Zohra Sehgal, who later became a household name in India because of her appearances in Hindi films, also performed for the group. Legendary Indian musician Allauddin Khan – father of sarod maestro Ali Akbar Khan, and teacher of Uday’s much younger sibling Ravi – was a soloist for the troupe. Ravi, then in the first decade of his life, had begun to be an early performer for the troupe as a dancer and musician, before he became Allauddin Khan’s disciple.

Fallout with Shankar, and “The Third Adventure”

The working relationship of Boner and Uday lasted a little less than a decade, but their team contributed immensely to the renaissance of India art domestically and abroad. During that period, they organised shows in Europe, United States and India, until a misunderstanding caused their split in 1939. The split didn’t stop Boner from collaborating with or offering patronage to other Indian artists, musician and dancers. Indian classical dancer Shanta Rao (1928-2007) was one of them.

Given Boner’s large body of work, the joint venture with Shankar seems a smaller part of her larger connection to India. From the 1940 onwards, she began cultivating an interest in Indian temple architecture, and principles of composition in Indian sculpture – a foray that was to be her “third Indian adventure.”

“Now I am on my third adventure. The first was Indian dance. The second was Indian sacred sculpture. The third is Indian temple architecture,” she said.

In India, she documented pre-medieval era caves of Ajanta and Ellora, located in the Aurangabad region of Maharashtra, the ancient structures in Tamil Nadu’s Mahabalipuram town, and Odisha’s Sun Temple.

The analysis of Indian architecture, including temples, has a special place in Boner’s oeuvre, in which she sought to find a connection between designs in Indian architecture with the bigger, and often complex, themes of universal existence.

Her scholarly publications revealed a spiritual temperament, triggered by her life in the heavily religious and faith-driven city of Varanasi, believed to be one of the oldest cities of the world. Fascinated by the geometric forms, she researched symbols and forms in the ancient structures, and believed these were archetypes of all living forms.

Through the magnificent water colours series “Prakriti” (or creation), she depicted the “cosmological ideas about the Indian cyclical understanding” of time, represented in the much mythologised events of creation, maintenance and destruction. The triptych was thus titled in the same order: “Srishti”, “Sthithi” and “Pralaya”. The Goddess of Kali, similarly associated with the destruction of evil, preoccupied her work a great deal, resulting in large water colour paintings depicting versions of the divine feminine.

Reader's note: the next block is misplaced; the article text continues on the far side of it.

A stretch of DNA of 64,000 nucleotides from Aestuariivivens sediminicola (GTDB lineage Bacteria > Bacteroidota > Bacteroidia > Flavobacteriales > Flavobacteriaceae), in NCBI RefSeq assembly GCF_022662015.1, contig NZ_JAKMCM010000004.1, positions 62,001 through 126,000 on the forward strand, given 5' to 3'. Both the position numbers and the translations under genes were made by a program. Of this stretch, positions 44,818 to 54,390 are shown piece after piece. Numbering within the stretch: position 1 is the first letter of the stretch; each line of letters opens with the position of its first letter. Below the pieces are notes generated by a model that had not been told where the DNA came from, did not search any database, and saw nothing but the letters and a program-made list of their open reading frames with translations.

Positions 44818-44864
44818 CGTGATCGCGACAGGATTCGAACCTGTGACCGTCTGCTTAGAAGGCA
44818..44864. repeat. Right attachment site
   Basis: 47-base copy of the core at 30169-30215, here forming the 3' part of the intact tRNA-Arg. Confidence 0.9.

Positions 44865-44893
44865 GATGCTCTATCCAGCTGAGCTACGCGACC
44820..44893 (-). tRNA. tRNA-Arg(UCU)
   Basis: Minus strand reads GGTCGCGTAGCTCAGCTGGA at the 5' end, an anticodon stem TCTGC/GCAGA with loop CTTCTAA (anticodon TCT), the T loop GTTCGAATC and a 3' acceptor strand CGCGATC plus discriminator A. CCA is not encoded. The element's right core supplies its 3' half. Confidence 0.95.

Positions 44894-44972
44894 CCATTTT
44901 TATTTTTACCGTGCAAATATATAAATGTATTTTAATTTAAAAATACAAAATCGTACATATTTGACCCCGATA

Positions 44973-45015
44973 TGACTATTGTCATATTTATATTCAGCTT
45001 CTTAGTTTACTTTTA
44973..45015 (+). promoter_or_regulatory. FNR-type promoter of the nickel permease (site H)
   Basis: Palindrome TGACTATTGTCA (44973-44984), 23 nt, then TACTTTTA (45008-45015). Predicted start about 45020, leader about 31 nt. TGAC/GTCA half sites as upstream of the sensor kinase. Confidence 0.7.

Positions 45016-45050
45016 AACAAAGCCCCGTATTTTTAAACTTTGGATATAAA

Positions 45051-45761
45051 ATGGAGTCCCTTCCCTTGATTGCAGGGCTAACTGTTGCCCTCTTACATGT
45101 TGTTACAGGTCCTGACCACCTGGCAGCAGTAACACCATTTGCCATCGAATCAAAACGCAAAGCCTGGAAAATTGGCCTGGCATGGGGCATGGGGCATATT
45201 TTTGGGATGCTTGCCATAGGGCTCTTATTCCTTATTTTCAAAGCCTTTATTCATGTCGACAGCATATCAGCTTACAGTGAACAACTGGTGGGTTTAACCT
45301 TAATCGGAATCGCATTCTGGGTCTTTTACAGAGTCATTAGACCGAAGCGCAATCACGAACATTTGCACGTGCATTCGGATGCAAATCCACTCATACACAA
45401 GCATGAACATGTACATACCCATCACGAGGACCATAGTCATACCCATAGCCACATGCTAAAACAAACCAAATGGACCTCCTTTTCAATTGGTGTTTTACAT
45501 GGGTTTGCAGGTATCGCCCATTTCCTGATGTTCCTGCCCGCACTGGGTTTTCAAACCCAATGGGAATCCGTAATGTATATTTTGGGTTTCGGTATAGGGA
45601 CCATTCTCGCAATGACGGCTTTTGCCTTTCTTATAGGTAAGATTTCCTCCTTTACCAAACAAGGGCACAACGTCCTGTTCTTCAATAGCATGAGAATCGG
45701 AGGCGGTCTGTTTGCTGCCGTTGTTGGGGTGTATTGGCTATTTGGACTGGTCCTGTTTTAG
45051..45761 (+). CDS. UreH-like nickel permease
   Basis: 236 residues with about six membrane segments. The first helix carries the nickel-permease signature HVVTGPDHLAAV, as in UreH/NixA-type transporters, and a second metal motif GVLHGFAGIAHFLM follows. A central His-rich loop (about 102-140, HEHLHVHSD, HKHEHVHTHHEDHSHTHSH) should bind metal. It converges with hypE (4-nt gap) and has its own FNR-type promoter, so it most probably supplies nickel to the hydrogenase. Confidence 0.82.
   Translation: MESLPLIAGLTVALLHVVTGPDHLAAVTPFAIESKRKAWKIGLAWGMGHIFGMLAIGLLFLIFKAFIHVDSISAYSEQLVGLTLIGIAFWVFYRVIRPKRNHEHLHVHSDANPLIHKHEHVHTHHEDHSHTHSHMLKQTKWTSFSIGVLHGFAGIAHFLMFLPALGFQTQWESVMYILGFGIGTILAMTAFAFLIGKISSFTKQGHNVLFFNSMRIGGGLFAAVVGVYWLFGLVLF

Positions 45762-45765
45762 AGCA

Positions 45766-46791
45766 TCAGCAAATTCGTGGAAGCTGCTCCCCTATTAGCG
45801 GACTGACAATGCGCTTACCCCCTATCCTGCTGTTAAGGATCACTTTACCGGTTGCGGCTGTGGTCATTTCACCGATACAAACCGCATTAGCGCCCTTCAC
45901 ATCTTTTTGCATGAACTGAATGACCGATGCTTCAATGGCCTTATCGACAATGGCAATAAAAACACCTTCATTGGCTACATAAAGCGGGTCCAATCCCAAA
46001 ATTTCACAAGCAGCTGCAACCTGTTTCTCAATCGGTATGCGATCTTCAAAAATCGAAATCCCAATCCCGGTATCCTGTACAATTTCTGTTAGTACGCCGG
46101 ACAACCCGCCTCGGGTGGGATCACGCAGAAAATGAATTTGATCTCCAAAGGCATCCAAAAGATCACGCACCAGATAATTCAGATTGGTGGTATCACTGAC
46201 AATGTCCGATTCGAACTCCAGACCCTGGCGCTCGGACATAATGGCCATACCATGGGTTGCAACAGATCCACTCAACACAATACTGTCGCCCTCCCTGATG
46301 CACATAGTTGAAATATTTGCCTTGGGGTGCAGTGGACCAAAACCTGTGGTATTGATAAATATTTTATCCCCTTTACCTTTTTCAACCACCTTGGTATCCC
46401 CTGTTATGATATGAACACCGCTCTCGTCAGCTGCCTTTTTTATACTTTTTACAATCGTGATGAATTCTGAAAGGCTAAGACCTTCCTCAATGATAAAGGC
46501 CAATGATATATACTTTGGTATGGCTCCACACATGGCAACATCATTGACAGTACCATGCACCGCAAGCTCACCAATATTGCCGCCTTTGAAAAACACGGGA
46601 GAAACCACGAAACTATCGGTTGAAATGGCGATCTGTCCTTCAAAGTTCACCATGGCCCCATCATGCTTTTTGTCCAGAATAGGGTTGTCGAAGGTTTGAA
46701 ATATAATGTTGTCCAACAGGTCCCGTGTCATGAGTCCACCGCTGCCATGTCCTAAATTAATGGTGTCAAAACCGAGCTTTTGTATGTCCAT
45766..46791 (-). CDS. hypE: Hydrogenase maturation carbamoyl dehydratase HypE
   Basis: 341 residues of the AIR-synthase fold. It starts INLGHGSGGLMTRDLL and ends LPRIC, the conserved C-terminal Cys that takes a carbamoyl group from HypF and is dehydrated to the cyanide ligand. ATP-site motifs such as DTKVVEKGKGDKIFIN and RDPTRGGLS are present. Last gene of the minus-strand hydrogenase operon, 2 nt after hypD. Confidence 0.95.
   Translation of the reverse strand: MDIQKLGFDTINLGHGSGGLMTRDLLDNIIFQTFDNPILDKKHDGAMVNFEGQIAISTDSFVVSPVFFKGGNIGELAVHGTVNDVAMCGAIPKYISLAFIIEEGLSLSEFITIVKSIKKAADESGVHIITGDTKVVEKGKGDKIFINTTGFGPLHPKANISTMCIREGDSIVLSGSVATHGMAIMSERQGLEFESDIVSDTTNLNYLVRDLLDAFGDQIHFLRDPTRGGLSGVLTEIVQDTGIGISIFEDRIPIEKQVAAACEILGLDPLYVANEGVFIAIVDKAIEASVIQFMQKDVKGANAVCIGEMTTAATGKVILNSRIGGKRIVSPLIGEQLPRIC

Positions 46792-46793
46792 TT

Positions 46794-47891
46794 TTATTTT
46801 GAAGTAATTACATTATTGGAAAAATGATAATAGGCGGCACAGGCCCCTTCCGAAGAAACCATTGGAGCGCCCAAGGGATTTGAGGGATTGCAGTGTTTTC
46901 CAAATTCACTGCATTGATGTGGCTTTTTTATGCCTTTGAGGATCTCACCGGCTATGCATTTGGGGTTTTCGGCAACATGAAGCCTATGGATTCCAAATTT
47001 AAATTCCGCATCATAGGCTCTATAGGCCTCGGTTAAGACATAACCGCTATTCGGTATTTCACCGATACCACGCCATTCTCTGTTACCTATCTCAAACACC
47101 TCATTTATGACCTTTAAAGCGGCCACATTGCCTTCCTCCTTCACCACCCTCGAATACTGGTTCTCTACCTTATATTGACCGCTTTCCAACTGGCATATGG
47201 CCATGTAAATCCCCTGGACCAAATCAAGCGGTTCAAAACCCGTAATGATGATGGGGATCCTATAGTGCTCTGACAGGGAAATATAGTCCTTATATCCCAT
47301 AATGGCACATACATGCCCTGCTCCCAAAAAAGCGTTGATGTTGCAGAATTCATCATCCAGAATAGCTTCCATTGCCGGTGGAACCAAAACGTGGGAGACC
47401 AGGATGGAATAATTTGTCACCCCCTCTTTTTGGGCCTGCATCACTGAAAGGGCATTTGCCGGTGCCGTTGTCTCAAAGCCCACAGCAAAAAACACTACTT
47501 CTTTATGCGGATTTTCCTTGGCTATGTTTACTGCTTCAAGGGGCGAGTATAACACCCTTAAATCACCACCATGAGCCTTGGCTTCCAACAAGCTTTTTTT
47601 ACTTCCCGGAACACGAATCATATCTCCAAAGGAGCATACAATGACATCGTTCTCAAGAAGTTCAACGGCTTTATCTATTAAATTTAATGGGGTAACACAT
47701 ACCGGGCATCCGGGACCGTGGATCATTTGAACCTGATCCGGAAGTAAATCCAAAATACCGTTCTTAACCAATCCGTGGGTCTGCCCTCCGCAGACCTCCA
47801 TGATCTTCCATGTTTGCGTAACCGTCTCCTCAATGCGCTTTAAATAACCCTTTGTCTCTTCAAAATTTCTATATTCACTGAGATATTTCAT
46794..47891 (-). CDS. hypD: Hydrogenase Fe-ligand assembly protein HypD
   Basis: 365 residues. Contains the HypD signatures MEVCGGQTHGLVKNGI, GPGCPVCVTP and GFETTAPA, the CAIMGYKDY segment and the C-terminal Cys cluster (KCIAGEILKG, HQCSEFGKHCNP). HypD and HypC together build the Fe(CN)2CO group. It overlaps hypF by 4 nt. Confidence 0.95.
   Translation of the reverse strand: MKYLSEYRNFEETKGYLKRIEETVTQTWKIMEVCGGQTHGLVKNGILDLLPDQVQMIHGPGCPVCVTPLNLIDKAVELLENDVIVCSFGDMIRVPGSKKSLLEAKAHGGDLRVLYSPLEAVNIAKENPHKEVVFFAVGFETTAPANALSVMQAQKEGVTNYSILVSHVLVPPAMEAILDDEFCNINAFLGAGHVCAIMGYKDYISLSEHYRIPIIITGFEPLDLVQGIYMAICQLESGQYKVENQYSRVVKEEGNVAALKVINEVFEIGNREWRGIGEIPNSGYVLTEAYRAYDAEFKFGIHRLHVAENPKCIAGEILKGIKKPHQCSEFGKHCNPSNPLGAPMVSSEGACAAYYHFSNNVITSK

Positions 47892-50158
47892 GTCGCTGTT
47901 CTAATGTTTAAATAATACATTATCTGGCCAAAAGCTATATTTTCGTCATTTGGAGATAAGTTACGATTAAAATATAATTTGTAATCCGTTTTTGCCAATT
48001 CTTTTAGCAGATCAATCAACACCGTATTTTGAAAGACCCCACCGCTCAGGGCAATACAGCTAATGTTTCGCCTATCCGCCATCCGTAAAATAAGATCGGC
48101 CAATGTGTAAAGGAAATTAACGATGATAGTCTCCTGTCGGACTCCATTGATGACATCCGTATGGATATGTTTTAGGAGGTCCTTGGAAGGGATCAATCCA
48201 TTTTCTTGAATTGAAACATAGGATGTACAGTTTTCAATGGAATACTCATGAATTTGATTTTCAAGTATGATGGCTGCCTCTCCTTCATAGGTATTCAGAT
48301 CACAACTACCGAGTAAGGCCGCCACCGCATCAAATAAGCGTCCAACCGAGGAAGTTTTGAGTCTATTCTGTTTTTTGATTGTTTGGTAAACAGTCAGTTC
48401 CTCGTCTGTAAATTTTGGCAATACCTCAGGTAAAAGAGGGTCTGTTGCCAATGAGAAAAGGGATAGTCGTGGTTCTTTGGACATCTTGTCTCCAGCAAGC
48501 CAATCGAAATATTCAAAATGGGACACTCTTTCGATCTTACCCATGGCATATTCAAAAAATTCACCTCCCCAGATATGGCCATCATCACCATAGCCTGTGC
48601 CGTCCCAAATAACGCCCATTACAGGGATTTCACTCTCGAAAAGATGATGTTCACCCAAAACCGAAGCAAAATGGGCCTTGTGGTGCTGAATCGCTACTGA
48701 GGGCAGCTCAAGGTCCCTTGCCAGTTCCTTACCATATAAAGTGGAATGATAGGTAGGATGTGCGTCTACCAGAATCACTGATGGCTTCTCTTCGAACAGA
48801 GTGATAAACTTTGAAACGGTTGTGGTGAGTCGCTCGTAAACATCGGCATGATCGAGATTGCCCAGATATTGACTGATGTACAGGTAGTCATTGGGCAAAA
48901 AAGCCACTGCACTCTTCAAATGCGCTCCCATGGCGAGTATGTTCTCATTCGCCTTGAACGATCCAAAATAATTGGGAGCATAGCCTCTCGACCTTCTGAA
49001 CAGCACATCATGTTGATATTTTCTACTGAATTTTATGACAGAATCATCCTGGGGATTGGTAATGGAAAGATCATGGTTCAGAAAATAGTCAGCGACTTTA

Alice Boner, the Seeker  

“Each day my eyes are opening a little more…” Boner said in 1930, the year she first travelled to India with Shankar. She was a true seeker. For example, during a trip to Kerala, she was taken in by the Kathakali dance form, then under the threat of being extinct, so much so that she began studying the mudras or postures. She also explored the dance form in water colours, the exhibition shows. More than thirty years later, she would explore Shiva Nataraja too, the cosmic dancer, in a scholarly work.

In the first decade of her stay in India, she met Tagore in Bengal in 1935, who read from his book “Gitanjali”. She recorded the meeting in a photograph, showing Tagore in his quintessential robe and flowing white beard. A year later, she photographed the gigantic religious gathering at the “Kumbh Mela” in Allahabad, located about 100 miles from Varanasi.

Personal life, death, and legacy

Her professional life was borne out of an intense curiosity to know more about art and culture, and in that she never walked a scripted path. Her personal life too defied convention. During her long stay in India, she developed an intimate friendship with Monu Mitra, who played a multi-faceted role in her life as a fellow traveller, manager, advisor, besides being a confidante.

The exhibition shows photos of Mitra, in which he’s either by himself or with Boner or their co-travellers. The pictures characterise him as an intense-looking, handsome, but a mysterious man. He died of a heart attack, much before his companion breathed her last in Zurich in 1981.

Boner was awarded Padma Bhushan, one of India’s top civilian honours, in 1974, for her contribution to art.

Even in her death, Boner returned to India in what appears to be a definite homecoming, and the end of a very exciting life. She was cremated in Varanasi, her home through most of her life, and her ashes, by Hindu custom, were immersed in the Ganga river that she lived by.

This is the first major retrospective/exhibition of Boner more than thirty years after her death, and it is perhaps an indication of the artistic and intellectual attention due to her. The exhibition travelled from the Chhatrapati Shivaji Maharaj Vastu Sangrahalaya in Mumbai, where it opened last year. However, it is yet to reach Varanasi, Boner’s second and final home, according to this review by Nandini Majumdar, because of lack of financial support.